Kamloops wine industry excited to keep specialized wine licence
KAMLOOPS - Now that wine will be allowed on a Kamloops grocery store's shelves, local industry associations are looking forward to the economic impact.
For local wineries, council’s decision to allow wine to be sold at the Sahali Save-On-Foods is a big deal, Kamloops Winery Association executive director Trish Morelli says.
“We have no other VQA wine outlet in Kamloops,” she says. “Losing the licence would have significantly impacted the bottom line of our wineries.”
The rare licence is one of 21 in the province dedicated to 100 per cent B.C. Vinters Quality Alliance wines. Most other licences of this type are located in the lower mainland, though some are in the Okanagan, including a Kelowna Save-On-Foods. After nearly a year dormant, the licence based in Kamloops should be in use again this fall.
Now that it’s staying, Morelli says wineries are thrilled to have access to the estimated 70,000 customers which go through the grocery store on a weekly basis.
The designation '100 per cent B.C. VQA' refers to where the grapes come from and the quality of the wine. Miles Prodon, executive director of the B.C. Wine Institute, says wineries can be audited to check where their grapes are coming from. The quality is judged by a panel of experts for faults in a wine's taste.
The licence is significant to local wineries due to its specialized nature. The 100 per cent B.C. VQA wines designation means many wineries won’t qualify to be sold at the store. The licence also carries with it a caveat that any store using the licence has to carry a qualified wine. That means if a winery approaches the grocery store with a 100 per cent B.C. VQA wine, the grocery store will have to take it.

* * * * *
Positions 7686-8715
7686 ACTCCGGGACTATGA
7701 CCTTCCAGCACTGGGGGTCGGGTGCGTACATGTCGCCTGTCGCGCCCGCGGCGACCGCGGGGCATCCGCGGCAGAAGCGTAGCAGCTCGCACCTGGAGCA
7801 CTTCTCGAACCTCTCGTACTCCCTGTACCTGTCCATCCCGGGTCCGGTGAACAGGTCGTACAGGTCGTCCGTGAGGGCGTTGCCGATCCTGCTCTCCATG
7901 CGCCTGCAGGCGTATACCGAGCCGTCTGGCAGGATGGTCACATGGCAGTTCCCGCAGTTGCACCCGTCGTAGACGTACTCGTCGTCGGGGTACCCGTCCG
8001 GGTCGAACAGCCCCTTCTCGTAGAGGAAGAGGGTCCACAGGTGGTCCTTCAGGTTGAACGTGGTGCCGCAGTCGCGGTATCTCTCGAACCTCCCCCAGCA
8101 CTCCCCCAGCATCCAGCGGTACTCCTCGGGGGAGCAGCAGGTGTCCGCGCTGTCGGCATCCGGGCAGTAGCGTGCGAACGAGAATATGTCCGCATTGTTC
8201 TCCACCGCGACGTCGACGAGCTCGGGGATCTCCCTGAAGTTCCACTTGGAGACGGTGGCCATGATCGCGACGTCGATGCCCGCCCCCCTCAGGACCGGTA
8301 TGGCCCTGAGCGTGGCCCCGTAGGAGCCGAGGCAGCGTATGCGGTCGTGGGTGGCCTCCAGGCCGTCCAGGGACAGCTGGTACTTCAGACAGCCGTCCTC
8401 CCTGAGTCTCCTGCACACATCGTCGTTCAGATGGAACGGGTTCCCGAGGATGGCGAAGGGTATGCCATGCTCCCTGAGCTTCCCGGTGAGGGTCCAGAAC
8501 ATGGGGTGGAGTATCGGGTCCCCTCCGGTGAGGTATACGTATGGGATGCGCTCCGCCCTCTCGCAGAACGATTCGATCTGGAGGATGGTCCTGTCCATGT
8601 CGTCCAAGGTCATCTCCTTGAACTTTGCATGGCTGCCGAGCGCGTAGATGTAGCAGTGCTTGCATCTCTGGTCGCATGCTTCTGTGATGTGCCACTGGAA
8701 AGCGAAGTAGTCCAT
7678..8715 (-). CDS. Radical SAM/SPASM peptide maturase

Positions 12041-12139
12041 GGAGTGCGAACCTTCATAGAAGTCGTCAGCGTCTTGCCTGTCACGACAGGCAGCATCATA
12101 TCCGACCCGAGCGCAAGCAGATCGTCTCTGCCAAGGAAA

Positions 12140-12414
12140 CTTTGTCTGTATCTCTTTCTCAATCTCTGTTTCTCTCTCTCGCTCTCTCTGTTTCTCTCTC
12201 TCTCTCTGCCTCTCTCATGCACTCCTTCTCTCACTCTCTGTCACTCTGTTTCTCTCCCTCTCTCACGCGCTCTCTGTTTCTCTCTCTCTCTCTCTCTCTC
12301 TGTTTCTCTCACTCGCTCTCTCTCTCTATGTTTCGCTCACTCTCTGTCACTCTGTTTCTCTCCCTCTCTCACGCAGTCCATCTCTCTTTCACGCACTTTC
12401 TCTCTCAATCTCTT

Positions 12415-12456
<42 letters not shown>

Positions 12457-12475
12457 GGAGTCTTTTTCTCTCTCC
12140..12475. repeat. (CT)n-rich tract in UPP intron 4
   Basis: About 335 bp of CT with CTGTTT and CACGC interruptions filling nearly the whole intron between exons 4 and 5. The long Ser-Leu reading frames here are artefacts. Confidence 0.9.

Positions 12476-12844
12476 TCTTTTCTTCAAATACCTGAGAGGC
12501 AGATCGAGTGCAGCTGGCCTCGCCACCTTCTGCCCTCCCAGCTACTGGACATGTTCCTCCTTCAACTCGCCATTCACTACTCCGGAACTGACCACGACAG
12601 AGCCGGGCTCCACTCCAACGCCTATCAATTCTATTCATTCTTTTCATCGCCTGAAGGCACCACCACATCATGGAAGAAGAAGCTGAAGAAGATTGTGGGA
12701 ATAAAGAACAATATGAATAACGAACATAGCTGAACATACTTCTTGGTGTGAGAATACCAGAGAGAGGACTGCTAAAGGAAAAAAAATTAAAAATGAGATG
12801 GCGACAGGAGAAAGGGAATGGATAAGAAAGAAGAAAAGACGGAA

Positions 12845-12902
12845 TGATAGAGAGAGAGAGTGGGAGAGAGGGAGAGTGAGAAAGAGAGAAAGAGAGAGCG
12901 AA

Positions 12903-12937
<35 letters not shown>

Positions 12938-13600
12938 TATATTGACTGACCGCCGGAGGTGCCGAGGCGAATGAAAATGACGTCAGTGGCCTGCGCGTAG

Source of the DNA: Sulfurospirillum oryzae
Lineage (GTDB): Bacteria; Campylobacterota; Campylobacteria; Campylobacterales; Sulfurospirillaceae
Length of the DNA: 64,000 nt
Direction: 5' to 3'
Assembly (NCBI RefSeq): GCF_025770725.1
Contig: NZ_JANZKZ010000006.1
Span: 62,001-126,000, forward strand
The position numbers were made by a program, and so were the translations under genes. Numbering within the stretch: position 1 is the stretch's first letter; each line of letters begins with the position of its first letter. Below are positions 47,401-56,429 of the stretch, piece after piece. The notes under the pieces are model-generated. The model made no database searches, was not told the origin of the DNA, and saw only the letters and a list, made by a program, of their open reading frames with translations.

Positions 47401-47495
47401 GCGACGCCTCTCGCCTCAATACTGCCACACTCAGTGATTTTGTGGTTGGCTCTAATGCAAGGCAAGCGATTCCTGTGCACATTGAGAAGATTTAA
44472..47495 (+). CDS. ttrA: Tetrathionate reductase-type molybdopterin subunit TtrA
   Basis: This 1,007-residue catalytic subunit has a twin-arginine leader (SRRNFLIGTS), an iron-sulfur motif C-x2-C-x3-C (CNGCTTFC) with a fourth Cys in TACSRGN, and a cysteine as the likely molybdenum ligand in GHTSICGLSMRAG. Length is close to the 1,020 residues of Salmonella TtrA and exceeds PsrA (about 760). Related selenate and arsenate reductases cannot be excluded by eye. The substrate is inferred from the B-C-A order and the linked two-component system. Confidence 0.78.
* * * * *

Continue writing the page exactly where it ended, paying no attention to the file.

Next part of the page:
Prodon says smaller wineries can have difficulty getting into other liquor stores, and the requisite that a store with the specialized licence must take their wine is a big economic factor, even if there are only 21 locations in the province.
In the Kamloops area there are four VQA approved wineries, though Prodon says others may try for the qualification now that a new market has opened up. Morelli says she’s aware of someone interested in purchasing property and starting another winery in the Kamloops area as well. She estimates there’s about 30 people working in the winery industry locally, and that local wineries have put in millions of dollars into advertising.
“These guys have spent millions and millions of dollars to bring an agricultural tourism industry to Kamloops that wasn’t here five years ago,” she says.
Prodon estimates 17 per cent of all wine sales in the province are 100 per cent B.C. VQA wines. That percentage is growing he says, which means B.C. made wines are gaining on international wines, instead of competing against each other for a small portion of the market.
Overall the wine industry is a $2 billion industry in the province with additional impact in the tourism sector.
The licence was the source of much debate, with council initially voting against allowing its use, but they reconsidered the issue and allowed it earlier this week. The Overwaitea Food Group, which owns the Save-On-Foods brand, bought the licence from Discover Wines in November.
To contact a reporter for this story, email Brendan Kergin or call 250-819-6089 or email the editor. You can also submit photos, videos or news tips to the newsroom and be entered to win a monthly prize draw.
We welcome your comments and opinions on our stories but play nice. We won't censor or delete comments unless they contain off-topic statements or links, unnecessary vulgarity, false facts, spam or obviously fake profiles. If you have any concerns about what you see in comments, email the editor in the link above.